## Orbit of Asteroid (99942) Apophis from Observations 2004—2013

Transactions of IAA RAS, Issue 31, 49–58 (2014)

**Keywords**:
asteroid Apophis, orbit, weighting observations, optical observations, radar observations

### Abstract

This article describes a method of improving Apophis orbit from combination of radar and optical observations. Weights to radar observations are assigned in an ordinary way. It is considered that the weights of an observatory's optical observations are inversely proportional to the mean residuals of observations based on some reference orbit. Several variants of orbits were considered as alternatives: a reference orbit found from optical observations considered as equally precise; an orbit based on radar observations only; and an orbit found as a result of combining radar observations and optical observations made by five independent observatories. The weights for these measurements were assigned due to the mean residuals of observations taken from the Minor Planet Center data within the ten years period. Several solutions found under various assumptions were compared with those reported on the websites of JPL and NEODyS. Also, solutions with reduced weights of observations made the same night were obtained. These solutions demonstrate good representation both for optical and radar observations and in some respects exceed those published on the sites of JPL and NEODyS.

### Citation

`O. M. Kochetova, Yu. A. Chernetenko, V. A. Shor. Orbit of Asteroid (99942) Apophis from Observations 2004—2013 // Transactions of IAA RAS. — 2014. — Issue 31. — P. 49–58.`

```
@article{kochetova2014,
abstract = {This article describes a method of improving Apophis orbit from combination of radar and optical observations. Weights to radar observations are assigned in an ordinary way. It is considered that the weights of an observatory's optical observations are inversely proportional to the mean residuals of observations based on some reference orbit. Several variants of orbits were considered as alternatives: a reference orbit found from optical observations considered as equally precise; an orbit based on radar observations only; and an orbit found as a result of combining radar observations and optical observations made by five independent observatories. The weights for these measurements were assigned due to the mean residuals of observations taken from the Minor Planet Center data within the ten years period. Several solutions found under various assumptions were compared with those reported on the websites of JPL and NEODyS. Also, solutions with reduced weights of observations made the same night were obtained. These solutions demonstrate good representation both for optical and radar observations and in some respects exceed those published on the sites of JPL and NEODyS.},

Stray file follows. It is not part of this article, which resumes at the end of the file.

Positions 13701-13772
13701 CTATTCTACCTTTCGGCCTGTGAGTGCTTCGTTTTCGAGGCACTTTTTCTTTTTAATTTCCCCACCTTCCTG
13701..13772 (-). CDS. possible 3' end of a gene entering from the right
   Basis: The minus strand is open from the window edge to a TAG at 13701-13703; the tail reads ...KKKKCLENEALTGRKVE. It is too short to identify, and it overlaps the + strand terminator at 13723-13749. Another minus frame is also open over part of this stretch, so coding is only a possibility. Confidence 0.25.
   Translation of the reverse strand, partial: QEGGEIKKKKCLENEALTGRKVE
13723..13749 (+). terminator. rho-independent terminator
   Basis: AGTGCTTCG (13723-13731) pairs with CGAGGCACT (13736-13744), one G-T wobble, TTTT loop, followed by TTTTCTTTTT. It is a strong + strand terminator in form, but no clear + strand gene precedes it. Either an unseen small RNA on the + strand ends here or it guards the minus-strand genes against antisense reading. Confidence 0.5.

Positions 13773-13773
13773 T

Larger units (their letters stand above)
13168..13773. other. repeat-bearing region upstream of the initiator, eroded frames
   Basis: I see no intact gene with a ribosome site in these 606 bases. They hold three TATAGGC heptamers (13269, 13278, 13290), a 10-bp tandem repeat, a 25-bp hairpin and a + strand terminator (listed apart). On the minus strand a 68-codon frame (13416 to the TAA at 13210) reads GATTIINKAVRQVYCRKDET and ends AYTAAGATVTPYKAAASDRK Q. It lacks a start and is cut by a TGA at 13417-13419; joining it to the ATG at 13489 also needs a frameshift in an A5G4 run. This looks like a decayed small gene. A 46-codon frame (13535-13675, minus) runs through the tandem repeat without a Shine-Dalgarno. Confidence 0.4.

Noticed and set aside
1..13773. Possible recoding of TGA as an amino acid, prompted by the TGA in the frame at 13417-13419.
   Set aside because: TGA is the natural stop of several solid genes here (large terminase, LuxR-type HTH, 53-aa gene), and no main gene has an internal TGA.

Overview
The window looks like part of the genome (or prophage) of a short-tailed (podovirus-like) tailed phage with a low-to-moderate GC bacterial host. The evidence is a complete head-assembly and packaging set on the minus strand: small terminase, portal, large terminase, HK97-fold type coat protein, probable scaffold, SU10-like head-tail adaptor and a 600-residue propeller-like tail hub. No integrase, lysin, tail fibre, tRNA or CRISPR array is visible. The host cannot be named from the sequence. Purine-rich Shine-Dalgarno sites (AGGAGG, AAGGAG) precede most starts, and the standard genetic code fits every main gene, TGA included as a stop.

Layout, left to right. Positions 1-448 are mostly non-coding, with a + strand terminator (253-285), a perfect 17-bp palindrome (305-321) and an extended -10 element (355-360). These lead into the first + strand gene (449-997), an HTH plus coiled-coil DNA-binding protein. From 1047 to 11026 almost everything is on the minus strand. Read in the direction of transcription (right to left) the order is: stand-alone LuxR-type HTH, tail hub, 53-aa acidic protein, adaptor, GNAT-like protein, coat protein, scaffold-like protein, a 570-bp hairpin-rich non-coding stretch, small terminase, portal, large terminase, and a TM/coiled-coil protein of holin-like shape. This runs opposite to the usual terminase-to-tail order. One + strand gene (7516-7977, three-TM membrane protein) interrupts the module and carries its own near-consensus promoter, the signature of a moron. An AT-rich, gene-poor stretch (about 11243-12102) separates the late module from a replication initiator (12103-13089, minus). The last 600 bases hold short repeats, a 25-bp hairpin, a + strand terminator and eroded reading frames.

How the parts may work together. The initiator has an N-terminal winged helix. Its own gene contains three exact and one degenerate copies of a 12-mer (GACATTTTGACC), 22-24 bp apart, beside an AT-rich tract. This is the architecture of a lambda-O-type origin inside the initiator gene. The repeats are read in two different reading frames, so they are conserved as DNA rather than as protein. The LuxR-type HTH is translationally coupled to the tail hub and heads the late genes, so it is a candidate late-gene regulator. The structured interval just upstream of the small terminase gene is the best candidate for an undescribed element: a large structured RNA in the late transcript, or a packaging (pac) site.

author = {O.~M. Kochetova and Yu.~A. Chernetenko and V.~A. Shor},
issue = {31},
journal = {Transactions of IAA RAS},
keyword = {asteroid Apophis, orbit, weighting observations, optical observations, radar observations},
pages = {49--58},
title = {Orbit of Asteroid (99942) Apophis from Observations 2004—2013},
url = {http://iaaras.ru/en/library/paper/1031/},
year = {2014}
}
```

```
TY - JOUR
TI - Orbit of Asteroid (99942) Apophis from Observations 2004—2013
AU - Kochetova, O. M.
AU - Chernetenko, Yu. A.
AU - Shor, V. A.
PY - 2014
T2 - Transactions of IAA RAS
IS - 31
SP - 49
AB - This article describes a method of improving Apophis orbit from
combination of radar and optical observations. Weights to radar
observations are assigned in an ordinary way. It is considered that
the weights of an observatory's optical observations are inversely
proportional to the mean residuals of observations based on some
reference orbit. Several variants of orbits were considered as
alternatives: a reference orbit found from optical observations
considered as equally precise; an orbit based on radar observations
only; and an orbit found as a result of combining radar observations
and optical observations made by five independent observatories. The
weights for these measurements were assigned due to the mean
residuals of observations taken from the Minor Planet Center data
within the ten years period. Several solutions found under various
assumptions were compared with those reported on the websites of JPL
and NEODyS. Also, solutions with reduced weights of observations made
the same night were obtained. These solutions demonstrate good
representation both for optical and radar observations and in some
respects exceed those published on the sites of JPL and NEODyS.
UR - http://iaaras.ru/en/library/paper/1031/
ER -
```